WASHINGTON, D.C. — Americans are living longer and, therefore, often working longer.
On Thursday, members of the Senate Special Committee on Aging looked into ways the government can better empower older Americans in the workplace and during their retirement years.
“Many seniors seek to remain in the workforce to make ends meet or to regain income lost while caregiving,” said Sen. Bob Casey (D-PA), Chair of the committee.
Sen. Casey pointed to data showing that around 45 percent of Americans 65 or older are now retired, compared to 58 percent in 2000.
Committee members discussed economic barriers facing older Americans and their options for employment.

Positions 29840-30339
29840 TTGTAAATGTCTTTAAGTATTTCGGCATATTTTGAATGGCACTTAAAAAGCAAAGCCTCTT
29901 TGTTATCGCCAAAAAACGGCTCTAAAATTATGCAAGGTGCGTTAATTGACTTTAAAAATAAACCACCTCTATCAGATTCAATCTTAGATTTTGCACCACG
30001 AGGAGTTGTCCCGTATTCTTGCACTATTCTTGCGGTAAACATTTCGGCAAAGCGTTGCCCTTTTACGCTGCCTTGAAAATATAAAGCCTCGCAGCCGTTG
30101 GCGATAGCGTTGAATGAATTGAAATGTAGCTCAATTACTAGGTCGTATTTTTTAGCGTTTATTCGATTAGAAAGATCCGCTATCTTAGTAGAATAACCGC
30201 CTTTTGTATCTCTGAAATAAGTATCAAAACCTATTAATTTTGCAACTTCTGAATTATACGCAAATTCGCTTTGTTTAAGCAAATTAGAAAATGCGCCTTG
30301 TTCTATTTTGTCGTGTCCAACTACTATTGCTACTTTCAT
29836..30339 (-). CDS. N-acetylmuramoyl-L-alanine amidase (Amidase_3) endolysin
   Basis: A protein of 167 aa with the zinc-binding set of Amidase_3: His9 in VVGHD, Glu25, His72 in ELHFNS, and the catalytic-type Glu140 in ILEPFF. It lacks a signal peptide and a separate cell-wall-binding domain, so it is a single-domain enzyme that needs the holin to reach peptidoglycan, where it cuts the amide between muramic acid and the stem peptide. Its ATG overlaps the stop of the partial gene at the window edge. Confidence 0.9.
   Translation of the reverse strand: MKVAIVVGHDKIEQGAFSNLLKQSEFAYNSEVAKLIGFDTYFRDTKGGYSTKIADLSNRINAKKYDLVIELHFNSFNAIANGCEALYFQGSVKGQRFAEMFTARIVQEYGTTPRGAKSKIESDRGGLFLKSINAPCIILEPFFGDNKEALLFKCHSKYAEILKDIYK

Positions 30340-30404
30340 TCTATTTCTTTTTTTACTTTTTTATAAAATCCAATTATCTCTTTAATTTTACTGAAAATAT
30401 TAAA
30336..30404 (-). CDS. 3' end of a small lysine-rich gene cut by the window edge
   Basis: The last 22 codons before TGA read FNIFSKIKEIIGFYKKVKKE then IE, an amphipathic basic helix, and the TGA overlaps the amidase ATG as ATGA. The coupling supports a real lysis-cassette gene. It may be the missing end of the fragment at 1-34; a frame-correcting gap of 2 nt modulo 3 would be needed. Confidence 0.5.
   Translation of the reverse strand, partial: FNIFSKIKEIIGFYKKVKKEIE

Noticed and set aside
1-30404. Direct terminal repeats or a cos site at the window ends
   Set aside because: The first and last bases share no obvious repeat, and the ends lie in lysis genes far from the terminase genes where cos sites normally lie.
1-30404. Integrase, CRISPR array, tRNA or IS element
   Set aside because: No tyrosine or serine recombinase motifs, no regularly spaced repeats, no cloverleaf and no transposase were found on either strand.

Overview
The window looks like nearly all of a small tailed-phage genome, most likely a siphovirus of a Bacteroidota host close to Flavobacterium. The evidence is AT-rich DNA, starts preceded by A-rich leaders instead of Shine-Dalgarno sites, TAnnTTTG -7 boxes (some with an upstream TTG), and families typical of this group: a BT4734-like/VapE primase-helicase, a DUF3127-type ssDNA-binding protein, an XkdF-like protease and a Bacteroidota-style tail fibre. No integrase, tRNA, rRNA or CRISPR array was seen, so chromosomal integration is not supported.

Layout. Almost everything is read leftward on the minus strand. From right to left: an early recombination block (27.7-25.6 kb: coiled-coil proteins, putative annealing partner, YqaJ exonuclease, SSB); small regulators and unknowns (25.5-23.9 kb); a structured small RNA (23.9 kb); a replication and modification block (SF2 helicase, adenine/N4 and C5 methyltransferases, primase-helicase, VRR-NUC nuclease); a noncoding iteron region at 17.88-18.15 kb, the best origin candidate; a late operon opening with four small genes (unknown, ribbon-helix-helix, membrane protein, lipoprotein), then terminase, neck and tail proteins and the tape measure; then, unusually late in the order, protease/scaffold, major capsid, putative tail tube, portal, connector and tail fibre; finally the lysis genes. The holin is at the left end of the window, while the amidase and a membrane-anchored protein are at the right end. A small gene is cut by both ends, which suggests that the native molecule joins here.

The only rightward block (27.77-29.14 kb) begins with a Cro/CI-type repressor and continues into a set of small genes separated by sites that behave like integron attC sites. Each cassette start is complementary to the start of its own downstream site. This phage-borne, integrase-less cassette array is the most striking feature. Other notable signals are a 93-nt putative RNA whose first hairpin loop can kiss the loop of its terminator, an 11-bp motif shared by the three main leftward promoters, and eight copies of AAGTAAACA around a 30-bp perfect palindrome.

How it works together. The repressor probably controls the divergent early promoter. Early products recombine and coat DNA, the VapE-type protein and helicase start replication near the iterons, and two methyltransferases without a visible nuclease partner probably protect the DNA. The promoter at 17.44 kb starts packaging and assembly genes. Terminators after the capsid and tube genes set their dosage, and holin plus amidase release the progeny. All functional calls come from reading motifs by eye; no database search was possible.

“Many elderly may want to do something that has great flexibility,” said Sen. Mike Braun (R-IN), Ranking Member of the committee.
Lawmakers heard testimony from Dave McLimans, a Vietnam veteran and a retired steelworker.
He urged lawmakers to ensure benefits like Medicare and Social Security stay intact for older Americans.
“I didn’t serve my country to work and pay taxes for 44 years as an active steelworker just to let my voice fade away and see younger generations lose benefits I fought for,” said McLimans.
Workplace discrimination for older Americans was another focus of the discussion.
“Age discrimination is bad for people, and it’s bad for the economy,” said Dr. Ernest Gonzales, Director of the Center for Health and Aging Innovation at New York University.
There is now bipartisan legislation under consideration aimed at better protecting older Americans in the workplace against age discrimination.
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